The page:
Children's Hospitals are Overwhelmed
As pediatric nurses, we are in the thick of it right now. This week we wanted to share an article written last week showcasing the burden on pediatric hospitals right now. Thank you, Time Magazine!
“Aug. 20 was a good day in the pediatric intensive care unit at Children’s Hospital New Orleans. Carvase Perrilloux, a two-month-old baby who’d come in about a week earlier with respiratory syncytial virus and COVID-19, was finally ready to breathe without the ventilator keeping his tiny body alive. “You did it!” nurses in PPE cooed as they removed the tube from his airway and he took his first solo gasp, bare toes kicking.
Downstairs, Quintetta Edwards was preparing for her 17-year-old son, Nelson Alexis III, to be discharged after spending more than two weeks in the hospital with COVID-19—first in the ICU, then stabilizing on an acute-care floor. “Fortunately, he never regressed,” Edwards says from outside Nelson’s room, the door marked with signs warning of potential COVID-19 exposure inside. “He’s progressing, slowly but surely.”
The nurses and doctors who care for the sickest patients at Children’s Hospital New Orleans (CHNO) have to take the good where they can these days. On Aug. 6, Louisiana Governor John Bel Edwards announced that more than 3,000 children statewide had been diagnosed with COVID-19 over the course of just four days. That same week, about a quarter of Louisiana children tested for COVID-19 by the state’s largest health system turned out to have the virus.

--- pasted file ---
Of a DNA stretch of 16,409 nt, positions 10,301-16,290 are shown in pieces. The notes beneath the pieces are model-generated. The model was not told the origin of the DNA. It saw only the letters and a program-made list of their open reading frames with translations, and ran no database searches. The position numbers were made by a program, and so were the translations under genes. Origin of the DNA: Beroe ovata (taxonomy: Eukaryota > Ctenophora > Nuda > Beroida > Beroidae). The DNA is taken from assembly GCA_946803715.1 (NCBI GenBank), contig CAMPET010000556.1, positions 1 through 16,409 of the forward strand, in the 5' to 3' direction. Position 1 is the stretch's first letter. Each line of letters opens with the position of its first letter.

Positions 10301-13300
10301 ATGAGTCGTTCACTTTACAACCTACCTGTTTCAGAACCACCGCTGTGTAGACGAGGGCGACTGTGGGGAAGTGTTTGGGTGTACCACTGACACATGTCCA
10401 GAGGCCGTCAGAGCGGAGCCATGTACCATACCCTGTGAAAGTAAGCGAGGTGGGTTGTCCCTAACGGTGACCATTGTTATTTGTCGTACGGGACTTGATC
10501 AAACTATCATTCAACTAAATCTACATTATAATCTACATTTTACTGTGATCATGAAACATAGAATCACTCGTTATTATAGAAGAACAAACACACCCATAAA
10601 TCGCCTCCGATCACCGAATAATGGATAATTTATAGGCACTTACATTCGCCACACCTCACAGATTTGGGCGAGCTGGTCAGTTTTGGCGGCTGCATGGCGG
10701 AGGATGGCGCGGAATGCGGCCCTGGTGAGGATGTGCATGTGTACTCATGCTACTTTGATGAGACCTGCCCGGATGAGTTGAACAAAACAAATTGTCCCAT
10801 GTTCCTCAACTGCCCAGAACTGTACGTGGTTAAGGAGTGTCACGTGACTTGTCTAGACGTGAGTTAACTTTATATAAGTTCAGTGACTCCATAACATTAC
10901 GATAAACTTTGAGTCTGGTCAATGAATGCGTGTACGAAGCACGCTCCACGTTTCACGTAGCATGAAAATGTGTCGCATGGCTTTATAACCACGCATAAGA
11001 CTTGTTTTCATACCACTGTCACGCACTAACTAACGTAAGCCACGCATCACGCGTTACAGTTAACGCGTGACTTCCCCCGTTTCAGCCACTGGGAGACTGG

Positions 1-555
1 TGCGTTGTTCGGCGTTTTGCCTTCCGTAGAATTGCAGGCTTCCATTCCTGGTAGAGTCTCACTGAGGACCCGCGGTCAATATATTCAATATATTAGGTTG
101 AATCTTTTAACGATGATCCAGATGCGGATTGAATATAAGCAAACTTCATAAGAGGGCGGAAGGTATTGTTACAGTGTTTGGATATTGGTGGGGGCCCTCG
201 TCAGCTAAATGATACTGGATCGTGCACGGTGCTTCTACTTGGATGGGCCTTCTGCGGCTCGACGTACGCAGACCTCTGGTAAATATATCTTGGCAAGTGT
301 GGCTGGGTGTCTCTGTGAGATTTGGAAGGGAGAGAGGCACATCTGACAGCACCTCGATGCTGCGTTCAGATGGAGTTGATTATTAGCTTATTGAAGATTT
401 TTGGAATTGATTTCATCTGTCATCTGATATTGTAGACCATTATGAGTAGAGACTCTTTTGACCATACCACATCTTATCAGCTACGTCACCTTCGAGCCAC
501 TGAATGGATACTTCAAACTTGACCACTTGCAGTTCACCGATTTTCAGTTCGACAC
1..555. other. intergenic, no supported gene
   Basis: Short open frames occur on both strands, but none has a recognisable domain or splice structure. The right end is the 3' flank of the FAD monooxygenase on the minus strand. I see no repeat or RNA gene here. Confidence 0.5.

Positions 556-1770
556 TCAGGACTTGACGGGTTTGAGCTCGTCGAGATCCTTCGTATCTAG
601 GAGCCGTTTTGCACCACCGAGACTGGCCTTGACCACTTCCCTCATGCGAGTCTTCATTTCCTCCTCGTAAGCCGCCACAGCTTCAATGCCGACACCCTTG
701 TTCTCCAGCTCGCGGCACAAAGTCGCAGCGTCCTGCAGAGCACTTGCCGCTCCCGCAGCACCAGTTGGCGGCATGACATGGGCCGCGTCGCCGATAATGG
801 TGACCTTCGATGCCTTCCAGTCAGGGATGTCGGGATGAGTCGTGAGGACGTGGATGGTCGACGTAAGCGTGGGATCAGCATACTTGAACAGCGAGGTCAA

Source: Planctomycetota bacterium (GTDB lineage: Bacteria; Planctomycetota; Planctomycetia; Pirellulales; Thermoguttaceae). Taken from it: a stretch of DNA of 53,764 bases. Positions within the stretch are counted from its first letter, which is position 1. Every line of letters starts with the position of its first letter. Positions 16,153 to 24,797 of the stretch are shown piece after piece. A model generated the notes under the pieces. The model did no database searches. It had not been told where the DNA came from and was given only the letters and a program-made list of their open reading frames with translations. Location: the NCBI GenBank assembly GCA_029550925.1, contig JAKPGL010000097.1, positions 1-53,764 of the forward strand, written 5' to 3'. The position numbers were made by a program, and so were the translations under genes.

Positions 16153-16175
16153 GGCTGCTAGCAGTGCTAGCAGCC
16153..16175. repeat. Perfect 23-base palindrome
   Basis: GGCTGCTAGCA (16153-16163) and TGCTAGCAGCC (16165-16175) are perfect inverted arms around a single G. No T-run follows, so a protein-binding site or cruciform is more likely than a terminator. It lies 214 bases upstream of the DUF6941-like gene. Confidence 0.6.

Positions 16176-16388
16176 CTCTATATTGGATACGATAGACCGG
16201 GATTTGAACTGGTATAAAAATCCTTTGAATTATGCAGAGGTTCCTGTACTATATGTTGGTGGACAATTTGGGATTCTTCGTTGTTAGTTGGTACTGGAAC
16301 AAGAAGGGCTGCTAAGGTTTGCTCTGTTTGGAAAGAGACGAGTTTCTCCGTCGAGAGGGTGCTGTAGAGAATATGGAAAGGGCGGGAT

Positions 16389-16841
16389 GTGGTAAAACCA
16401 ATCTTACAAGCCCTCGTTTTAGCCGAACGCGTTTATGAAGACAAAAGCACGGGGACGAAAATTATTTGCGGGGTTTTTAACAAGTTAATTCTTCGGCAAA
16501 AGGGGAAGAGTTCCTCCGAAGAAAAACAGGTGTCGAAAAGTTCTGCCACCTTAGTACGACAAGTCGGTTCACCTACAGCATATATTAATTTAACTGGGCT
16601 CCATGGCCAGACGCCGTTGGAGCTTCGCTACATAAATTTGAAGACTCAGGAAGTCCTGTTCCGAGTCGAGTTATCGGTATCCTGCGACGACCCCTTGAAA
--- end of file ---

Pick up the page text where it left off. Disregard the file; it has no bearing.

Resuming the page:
Seventy young patients ended up in treatment at CHNO during the 30 days ending Aug. 23. Prior to this summer, the hospital had never had to care for more than seven COVID-19 patients at a time, and usually fewer than that; on any given day in August, that number has been at least in the mid-teens, enough that the facility had to call in a medical strike team from Rhode Island to help manage the surge.
CHNO isn’t alone. The extra-transmissible Delta variant has ushered in a new chapter of the pandemic. For the first time, pediatric hospitals are struggling to treat the number of young patients developing severe cases of COVID-19. A record high of more than 1,900 children were hospitalized nationwide on Aug. 14—and unlike during previous spikes, infections have so far been clustered largely in states with low vaccine coverage, meaning hospitals in undervaccinated states like Louisiana, Florida, Tennessee, Alabama and Texas are drowning. “Our hospital system across Alabama is beyond capacity. Last week we had net negative ICU beds, and that’s pediatric and adult together,” says Dr. David Kimberlin, co-director of the division of pediatric infectious diseases at Children’s of Alabama. “Doctors are doing CPR in the back of pickup trucks.”
This grim scenario may seem shocking, given one of the pandemic’s long-standing silver linings: that children, for the most part, are spared from the worst of COVID-19. About 400 children nationwide have died from COVID-19 since the pandemic began, and most pediatric hospitals have seen no more than a handful of patients at a time—which makes the current surge in the South and parts of the Midwest especially unnerving.